If you witness a crime, here’s what to do
A 2016 murder charge against a Durham man was recently dismissed after a key witness in the case was killed in April, according to court documents.
“An essential witness for the state has been killed,” Assistant District Attorney Luke Bumm states in the June 21 court filing dismissing the murder charge against Curtis Marcel Barnette.
“Without the testimony of the now-deceased witness, the state cannot present sufficient credible evidence to prove all elements of the crime charges beyond a reasonable doubt.”
Barnette, 41, was charged with killing Reginald Cole, a 50-year-old father of three found lying in a parking lot at 119 E. Cornwallis Road on June 30, 2016.
John Kenneth Mason, 58, was a key witness in the trial that was expected to start this month, according to a recently released search warrant application sought by Durham Police Department Investigator R.A. Armstrong.
Mason died April 28 after police found him suffering from multiple stab wounds, including an eviscerated bowel, at the Pure Mart convenience store at 101 E. Cornwallis Ave., states the warrants that successfully sought access to Barnette’s phone and two of his associates’ phones.
Pure Mart video surveillance shows Mason taking out the trash around 10:05 p.m. — leaving the front door, making a right by the dumpster and walking out of view of the camera.
About four minutes later, Mason returned to Pure Mart.
“He was bleeding heavily,” the warrants state. “He collapsed on the floor.”
On May 3 a confidential informant told law enforcement officials that Barnette “had been hanging out at a house,” across the street from a gas station at the corner of South Roxboro Street and West Cornwallis Road, which is in the area where Mason was stabbed.
The search warrant was executed May 7 and made public last week. Barnette hasn’t been charged in Mason’s death, according to court documents.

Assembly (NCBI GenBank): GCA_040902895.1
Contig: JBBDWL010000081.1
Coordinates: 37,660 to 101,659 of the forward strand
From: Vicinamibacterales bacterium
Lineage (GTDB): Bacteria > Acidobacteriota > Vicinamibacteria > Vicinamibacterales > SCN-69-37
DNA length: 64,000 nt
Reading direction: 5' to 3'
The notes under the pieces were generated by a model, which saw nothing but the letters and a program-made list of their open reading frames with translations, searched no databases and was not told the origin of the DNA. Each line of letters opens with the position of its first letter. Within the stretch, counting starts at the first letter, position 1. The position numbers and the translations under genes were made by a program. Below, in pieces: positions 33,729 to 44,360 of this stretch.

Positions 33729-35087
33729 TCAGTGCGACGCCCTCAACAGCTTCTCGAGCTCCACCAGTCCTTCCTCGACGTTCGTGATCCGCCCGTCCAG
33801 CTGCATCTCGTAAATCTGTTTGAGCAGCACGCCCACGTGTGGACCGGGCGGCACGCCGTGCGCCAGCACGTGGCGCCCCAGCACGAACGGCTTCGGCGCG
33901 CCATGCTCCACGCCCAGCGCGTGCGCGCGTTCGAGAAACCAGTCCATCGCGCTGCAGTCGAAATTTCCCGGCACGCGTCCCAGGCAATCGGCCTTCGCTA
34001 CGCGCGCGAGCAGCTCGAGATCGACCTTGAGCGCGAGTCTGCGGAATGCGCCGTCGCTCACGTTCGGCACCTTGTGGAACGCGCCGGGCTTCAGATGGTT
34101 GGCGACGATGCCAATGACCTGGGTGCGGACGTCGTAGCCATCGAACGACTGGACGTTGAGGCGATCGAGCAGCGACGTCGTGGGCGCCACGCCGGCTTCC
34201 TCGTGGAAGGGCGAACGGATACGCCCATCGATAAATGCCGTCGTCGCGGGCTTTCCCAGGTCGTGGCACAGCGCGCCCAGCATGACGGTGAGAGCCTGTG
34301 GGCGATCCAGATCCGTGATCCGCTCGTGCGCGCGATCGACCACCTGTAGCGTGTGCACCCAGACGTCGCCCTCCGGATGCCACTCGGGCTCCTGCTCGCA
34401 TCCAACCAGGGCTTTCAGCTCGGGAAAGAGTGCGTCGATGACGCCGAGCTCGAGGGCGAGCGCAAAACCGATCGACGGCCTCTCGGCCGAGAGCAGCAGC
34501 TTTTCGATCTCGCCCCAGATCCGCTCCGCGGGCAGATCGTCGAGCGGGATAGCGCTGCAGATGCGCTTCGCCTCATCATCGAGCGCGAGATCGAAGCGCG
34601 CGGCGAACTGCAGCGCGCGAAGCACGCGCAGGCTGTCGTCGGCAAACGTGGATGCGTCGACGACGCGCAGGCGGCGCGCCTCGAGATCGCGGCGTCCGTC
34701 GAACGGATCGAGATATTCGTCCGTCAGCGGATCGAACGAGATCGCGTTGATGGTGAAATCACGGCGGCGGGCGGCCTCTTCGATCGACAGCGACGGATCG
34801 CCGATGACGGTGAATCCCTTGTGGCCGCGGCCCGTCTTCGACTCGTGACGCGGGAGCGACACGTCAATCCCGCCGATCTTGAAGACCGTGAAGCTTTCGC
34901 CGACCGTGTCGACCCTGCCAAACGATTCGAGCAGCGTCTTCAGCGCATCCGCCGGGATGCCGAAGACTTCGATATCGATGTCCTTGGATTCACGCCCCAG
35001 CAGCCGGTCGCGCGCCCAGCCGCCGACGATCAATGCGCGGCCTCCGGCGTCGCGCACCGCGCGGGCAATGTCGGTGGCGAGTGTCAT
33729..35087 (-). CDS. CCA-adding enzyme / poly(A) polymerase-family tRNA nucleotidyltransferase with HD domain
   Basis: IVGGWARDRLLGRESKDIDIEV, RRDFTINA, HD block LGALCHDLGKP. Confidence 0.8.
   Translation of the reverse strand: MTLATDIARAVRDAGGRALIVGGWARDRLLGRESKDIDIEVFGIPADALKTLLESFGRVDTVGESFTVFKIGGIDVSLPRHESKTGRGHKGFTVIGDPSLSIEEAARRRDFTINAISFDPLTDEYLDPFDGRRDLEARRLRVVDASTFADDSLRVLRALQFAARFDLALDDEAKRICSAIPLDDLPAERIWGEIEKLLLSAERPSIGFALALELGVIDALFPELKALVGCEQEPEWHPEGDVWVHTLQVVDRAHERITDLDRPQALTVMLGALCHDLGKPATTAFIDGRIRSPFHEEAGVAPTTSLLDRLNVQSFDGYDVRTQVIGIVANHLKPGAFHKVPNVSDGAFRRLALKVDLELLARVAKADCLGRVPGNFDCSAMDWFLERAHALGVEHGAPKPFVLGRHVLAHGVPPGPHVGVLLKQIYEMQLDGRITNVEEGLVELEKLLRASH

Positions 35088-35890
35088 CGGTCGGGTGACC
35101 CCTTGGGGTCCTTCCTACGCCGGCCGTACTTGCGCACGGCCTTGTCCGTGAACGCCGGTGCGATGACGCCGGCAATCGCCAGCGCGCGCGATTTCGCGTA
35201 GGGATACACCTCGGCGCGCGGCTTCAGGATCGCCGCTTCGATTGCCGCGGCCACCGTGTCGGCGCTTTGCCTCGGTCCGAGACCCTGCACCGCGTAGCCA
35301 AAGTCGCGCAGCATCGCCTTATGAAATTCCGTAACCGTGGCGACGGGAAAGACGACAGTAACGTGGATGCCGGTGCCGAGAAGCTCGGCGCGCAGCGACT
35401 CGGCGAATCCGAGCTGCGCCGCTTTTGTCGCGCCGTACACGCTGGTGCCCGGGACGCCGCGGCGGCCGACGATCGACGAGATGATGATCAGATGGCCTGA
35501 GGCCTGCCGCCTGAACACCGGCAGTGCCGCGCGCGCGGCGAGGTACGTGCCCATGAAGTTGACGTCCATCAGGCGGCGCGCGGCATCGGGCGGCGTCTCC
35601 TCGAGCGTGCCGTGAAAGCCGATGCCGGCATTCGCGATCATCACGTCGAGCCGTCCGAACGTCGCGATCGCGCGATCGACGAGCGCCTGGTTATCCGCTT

The fact that police sought the warrant, waited a period of time and then dismissed the 2016 murder charge in June is a strong indicator that there was no evidence linking Barnette to Mason’s death, said his attorney, Johanna Jennings.
In general, the case linking Barnette to the 2016 murder was “weak” Jennings said, and she wasn’t surprised that it was dismissed.
Barnette was arrested on a charge of killing Cole on Sept. 6, 2016.
He spent more than 600 days in jail as his bond was reduced from $1.5 million, to $500,000 in 2017 and $100,000 on Jan. 29, 2018, according to court documents.
“Mr Barnette is truly indigent and cannot post this bond despite months of trying,” Jennings stated in a May 11, 2018, bond-reduction motion that also states Barnette has maintained his innocence.
Jennings requested the bond be reduced to $25,000 unsecured, which means Barnette wouldn’t have to put up any money to get out of jail.
Since the January 2018 bond hearing, a DNA lab report from the state crime lab indicated that Barnette’s DNA doesn’t match items tested from the scene, the filing states.
Barnette was released from jail in June 2018 after Superior Court Judge Orlando Hudson reduced his bail to $100,000 unsecured and ordered that he not have contact with Cole’s family members and Mason.
Elizabeth Cole, 26, the youngest of Reginald’s three children, said she is concerned that a dangerous person has been set free.
Previous murder charge
In 1995, Barnette, then 17, pleaded guilty to second-degree murder and was sentenced to life in prison.
Court documents indicate that police believed Barnette, at age 15, shot Eric Donell Brown, 25, on Jan. 4, 1994, twice in the back following an argument.
In June 2015 the sentence was vacated after an attorney for Barnette successfully argued that the trial judge didn’t make a determination on whether Barnette would benefit from his youthful offender status. The attorney’s filing also raised questions about Barnette’s defense.
State law requires judges to determine whether defendants under 21 would benefit from youthful offender status, the filing states.
Barnette was re-sentenced to a term of 20 years and appeared to be released from state prison a day or so after the ruling in July 2015.